2. I love that you always have good information right when I need it! I am hoping to get a SIM card on my 4 hour layover in LHR that will work in Dublin and London. Sounds like there are options, so that’s good. I need mostly data and texting. Not planning to call too much.

    Thanks again Dave!

  3. Just be aware that not every network will allow their SIM card to use data sharing. Flying into Heathrow T2 last month direct from Australia, with my laptop, my Son with his Wi-Fi only iPad, and my Wife who brought her iPhone to check email but did not want a SIM, I needed to be able to use my iPhone UK SIM as a data hotspot. Lucky for all of us, I chose the “3” SIM with 30 days unlimited data (inc 4G) – I had nearly gone for the slightly cheaper Vodafone SIM, and it was only after we had paid for and installed the 3 SIM that the sales guy casually mentioned that Vodafone don’t allow their data to be shared…..good to know to ask.

    1. Author

      Indeed — thanks for mentioning that. Tethering is often not allowed — it’s harder to enforce on Android devices, but if you’re travelling with iPhone/iPad and want to be able to share the connection with your other devices, you should definitely confirm it’s permitted before you hand over your money.

  4. There is a MVNO on the O2 network in UK called GiffGaff, with the best rates ever. Go check on their website, they beat even O2! No customer care, no resellers, just an Internet website.

  5. Europe has cancelled the roaming charges from 15 June 2017 for phone charges between the European countries.
    Not many telco’s have amended their pricing and “volunteered” this information. They rather keep the consumers in the dark.
    Maybe you could take this up with the telco’s for their reaction.

    1. Author

      The telcos are only obligated to provide free roaming to EU residents, so it remains to be seen how, or if, next month’s changes affect non-EU tourists. I got a text last week from my Portuguese telco telling me about the upcoming change – all EU phone companies are legally obliged to tell their customers about it before June 15, so I’d expect to see more on that subject in the coming weeks.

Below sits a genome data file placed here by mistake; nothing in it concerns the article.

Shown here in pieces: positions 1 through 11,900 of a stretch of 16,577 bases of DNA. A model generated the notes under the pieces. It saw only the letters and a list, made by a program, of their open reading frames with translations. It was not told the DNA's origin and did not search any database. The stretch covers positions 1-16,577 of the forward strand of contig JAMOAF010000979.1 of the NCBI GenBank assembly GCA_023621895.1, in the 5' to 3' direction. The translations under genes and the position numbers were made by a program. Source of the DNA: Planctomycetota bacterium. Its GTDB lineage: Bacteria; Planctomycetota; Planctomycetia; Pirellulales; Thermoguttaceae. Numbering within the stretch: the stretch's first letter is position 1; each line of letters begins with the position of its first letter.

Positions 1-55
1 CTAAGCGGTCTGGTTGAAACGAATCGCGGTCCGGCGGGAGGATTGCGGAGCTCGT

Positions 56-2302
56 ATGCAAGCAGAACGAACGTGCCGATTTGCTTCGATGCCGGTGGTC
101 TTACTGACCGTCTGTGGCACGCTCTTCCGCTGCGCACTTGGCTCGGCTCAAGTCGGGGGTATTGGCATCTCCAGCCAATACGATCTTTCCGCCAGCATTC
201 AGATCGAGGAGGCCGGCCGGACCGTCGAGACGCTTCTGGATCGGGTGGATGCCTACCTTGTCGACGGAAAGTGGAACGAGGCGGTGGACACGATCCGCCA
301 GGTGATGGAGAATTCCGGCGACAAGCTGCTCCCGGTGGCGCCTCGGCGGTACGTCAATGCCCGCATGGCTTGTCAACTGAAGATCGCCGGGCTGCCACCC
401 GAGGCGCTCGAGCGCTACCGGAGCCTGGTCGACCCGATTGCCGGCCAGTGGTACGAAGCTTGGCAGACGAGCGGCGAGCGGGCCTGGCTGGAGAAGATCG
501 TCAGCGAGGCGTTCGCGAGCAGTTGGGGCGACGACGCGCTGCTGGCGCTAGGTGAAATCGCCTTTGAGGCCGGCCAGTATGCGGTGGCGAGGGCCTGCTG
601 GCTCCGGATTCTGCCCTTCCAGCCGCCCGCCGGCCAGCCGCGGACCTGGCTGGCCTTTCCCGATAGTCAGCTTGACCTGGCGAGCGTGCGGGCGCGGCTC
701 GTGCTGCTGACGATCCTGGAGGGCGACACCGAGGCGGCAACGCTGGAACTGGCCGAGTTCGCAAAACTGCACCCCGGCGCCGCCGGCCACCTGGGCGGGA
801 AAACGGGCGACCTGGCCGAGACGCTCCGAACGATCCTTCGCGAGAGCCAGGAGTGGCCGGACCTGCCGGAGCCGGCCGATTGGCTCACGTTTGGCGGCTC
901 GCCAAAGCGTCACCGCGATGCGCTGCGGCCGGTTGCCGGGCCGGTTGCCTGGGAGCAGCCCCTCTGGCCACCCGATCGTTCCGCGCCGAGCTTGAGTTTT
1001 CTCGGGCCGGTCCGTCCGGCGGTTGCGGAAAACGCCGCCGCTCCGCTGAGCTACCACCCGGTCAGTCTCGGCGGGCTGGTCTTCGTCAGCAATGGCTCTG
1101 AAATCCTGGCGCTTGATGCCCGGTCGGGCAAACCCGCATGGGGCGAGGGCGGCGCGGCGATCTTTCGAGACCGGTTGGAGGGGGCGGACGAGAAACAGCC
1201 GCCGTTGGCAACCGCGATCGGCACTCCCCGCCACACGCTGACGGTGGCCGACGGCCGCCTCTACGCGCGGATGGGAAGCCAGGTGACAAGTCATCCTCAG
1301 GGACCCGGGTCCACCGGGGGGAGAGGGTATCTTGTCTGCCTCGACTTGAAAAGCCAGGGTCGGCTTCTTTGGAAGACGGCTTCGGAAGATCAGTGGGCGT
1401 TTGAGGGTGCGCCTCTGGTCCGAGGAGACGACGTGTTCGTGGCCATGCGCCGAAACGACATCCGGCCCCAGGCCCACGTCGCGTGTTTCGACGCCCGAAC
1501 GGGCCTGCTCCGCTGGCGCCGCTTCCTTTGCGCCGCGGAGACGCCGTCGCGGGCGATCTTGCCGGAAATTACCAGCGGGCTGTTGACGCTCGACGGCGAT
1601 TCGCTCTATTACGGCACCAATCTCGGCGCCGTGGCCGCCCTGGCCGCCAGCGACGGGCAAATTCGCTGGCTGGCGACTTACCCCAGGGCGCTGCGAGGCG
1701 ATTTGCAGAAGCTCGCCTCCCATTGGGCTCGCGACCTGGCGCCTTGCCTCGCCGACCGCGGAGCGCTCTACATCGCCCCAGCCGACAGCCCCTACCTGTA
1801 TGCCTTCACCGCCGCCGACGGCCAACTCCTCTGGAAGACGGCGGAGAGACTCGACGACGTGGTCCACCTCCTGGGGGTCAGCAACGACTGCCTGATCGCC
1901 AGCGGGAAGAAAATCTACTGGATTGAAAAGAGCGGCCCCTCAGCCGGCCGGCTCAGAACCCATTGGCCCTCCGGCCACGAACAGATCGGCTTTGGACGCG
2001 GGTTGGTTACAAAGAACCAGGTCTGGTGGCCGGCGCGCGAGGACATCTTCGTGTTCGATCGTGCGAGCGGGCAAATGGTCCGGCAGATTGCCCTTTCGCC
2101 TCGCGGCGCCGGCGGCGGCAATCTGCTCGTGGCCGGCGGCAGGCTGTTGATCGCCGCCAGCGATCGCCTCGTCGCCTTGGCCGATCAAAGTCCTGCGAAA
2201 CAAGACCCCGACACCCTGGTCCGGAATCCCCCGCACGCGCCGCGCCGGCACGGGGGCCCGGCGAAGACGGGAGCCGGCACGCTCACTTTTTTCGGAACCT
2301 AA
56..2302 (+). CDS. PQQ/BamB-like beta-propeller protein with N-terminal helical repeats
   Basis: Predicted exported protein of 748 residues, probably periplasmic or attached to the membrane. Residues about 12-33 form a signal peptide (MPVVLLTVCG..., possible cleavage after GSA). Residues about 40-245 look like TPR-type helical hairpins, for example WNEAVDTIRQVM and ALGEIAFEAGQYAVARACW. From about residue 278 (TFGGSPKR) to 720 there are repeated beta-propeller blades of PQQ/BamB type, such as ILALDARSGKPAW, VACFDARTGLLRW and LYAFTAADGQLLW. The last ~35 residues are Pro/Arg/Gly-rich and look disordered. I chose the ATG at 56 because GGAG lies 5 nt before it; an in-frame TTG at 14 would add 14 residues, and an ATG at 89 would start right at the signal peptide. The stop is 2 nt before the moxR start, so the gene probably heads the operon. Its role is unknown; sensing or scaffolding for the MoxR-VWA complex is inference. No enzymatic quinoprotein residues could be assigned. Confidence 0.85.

6. G’day Dave, thanks for an informative site. We’ll be landing 7/9 and leaving 14/10 at LHR. We use an old Blackberry Bold 3G phone and tether our 4th Gen. IPad off it. Works slow in Oz but OK. No virus problems with that phone. The majority of our calls in U.K. will be checking business operating hours, and availability and booking of sites for stops throughout England but mostly Scotland. Some downloading of email receipts, web pages, banking transfers, etc. but not videos, films etc.. We prefer to go pre-paid but are open to suggestions for appropriate options for the time frame concerned.
    At home we get by with unlimited calls inc. 1300 & 1800 numbers plus 10G data/month.
    Which provider sim would you suggest and are they available to purchase on line or in Australia before leaving? What is a reasonable cost to expect to pay? I could possibly arrange for a UK mailing address but not certain at present.
    Thanks again for the site and particularly for any assistance you can offer, Cheers, Gary

    1. Author

      Hi Gary,

      No need for a contract of any sort — pre-paid is fine. You’ll just need to top up at the end of your first ~30 days in the UK. As far as I can tell without knowing the exact model number, your Blackberry Bold should support the right frequencies to be able to connect to any of the 3G networks in the UK.

      If you want at least 10GB of data, plus plenty of calls and texts, you’re probably best to go with O2. It has good, reasonably fast 3G coverage throughout most of the country, and a £30 package that includes the SIM, 20GB of data, and more texts and calls than you’ll use. If you can get by with 5GB of data, there’s a £25 plan instead, but for the small price difference you may not be all that bothered.